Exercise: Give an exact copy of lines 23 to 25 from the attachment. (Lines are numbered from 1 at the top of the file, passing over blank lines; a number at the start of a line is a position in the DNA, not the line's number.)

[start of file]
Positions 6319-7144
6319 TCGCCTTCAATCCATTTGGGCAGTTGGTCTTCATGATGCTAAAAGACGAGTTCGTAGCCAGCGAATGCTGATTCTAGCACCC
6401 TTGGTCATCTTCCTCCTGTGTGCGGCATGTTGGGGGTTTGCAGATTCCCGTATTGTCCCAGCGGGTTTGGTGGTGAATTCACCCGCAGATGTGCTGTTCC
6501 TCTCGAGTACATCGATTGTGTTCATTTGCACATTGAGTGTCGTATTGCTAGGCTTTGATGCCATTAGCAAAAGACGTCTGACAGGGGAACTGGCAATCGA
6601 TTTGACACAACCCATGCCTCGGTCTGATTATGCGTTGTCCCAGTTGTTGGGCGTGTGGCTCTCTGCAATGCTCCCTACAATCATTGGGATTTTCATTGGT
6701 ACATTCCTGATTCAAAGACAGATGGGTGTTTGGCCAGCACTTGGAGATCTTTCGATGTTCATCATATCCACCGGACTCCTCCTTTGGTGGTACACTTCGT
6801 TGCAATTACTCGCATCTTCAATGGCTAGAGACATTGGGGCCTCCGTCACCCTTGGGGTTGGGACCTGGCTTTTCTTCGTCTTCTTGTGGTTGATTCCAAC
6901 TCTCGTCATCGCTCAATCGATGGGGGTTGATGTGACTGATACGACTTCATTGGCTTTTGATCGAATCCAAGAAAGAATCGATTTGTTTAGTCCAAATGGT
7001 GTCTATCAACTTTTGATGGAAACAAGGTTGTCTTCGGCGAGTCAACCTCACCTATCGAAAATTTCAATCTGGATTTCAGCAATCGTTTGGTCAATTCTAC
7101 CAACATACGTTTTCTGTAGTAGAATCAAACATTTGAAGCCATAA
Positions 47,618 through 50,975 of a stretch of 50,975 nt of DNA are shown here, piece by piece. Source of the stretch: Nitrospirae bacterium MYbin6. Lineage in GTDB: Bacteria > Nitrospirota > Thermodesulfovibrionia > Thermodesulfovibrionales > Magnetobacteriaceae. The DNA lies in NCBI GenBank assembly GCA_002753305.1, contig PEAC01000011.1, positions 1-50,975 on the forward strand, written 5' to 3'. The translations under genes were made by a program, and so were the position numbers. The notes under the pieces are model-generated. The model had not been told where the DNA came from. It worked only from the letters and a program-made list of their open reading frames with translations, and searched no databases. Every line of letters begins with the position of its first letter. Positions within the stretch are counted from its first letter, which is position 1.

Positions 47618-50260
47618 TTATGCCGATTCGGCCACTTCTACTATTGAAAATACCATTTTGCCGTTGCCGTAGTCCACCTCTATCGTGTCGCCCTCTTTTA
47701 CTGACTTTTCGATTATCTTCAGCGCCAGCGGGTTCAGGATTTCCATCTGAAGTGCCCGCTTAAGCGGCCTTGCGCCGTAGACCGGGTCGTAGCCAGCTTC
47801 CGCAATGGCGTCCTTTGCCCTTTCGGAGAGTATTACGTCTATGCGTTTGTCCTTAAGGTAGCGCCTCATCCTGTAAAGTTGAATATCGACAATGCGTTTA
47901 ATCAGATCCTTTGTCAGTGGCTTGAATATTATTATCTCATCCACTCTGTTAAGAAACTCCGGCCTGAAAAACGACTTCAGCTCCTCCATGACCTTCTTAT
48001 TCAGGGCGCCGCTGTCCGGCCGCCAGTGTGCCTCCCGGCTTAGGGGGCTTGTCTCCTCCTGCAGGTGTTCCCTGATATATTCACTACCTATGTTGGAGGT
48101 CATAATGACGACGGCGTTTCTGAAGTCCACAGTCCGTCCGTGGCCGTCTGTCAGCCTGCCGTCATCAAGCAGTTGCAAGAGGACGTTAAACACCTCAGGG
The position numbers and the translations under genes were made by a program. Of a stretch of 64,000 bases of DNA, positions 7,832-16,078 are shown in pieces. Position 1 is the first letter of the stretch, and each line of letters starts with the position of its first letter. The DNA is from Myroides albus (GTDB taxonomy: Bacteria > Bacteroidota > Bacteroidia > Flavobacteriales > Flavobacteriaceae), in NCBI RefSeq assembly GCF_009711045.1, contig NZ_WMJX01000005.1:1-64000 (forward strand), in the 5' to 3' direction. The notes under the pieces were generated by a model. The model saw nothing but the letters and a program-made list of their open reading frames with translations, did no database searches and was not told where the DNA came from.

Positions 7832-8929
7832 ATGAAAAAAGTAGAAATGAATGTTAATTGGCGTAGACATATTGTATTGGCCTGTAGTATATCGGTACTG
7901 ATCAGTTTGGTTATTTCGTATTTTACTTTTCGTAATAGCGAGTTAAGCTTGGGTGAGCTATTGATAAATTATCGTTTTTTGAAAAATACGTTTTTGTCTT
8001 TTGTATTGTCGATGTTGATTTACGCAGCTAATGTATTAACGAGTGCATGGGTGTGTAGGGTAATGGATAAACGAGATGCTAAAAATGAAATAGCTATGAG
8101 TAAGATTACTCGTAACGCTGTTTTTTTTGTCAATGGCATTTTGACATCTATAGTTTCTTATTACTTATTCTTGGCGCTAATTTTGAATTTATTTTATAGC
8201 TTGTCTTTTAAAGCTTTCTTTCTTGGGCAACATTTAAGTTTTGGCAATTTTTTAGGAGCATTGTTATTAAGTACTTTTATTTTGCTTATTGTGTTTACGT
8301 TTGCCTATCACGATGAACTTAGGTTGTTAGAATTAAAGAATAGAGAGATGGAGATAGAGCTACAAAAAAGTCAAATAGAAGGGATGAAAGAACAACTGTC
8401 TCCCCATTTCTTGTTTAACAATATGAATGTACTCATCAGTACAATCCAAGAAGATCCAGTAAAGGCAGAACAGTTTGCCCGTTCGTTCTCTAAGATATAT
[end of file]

8001 TTGTATTGTCGATGTTGATTTACGCAGCTAATGTATTAACGAGTGCATGGGTGTGTAGGGTAATGGATAAACGAGATGCTAAAAATGAAATAGCTATGAG
8101 TAAGATTACTCGTAACGCTGTTTTTTTTGTCAATGGCATTTTGACATCTATAGTTTCTTATTACTTATTCTTGGCGCTAATTTTGAATTTATTTTATAGC
8201 TTGTCTTTTAAAGCTTTCTTTCTTGGGCAACATTTAAGTTTTGGCAATTTTTTAGGAGCATTGTTATTAAGTACTTTTATTTTGCTTATTGTGTTTACGT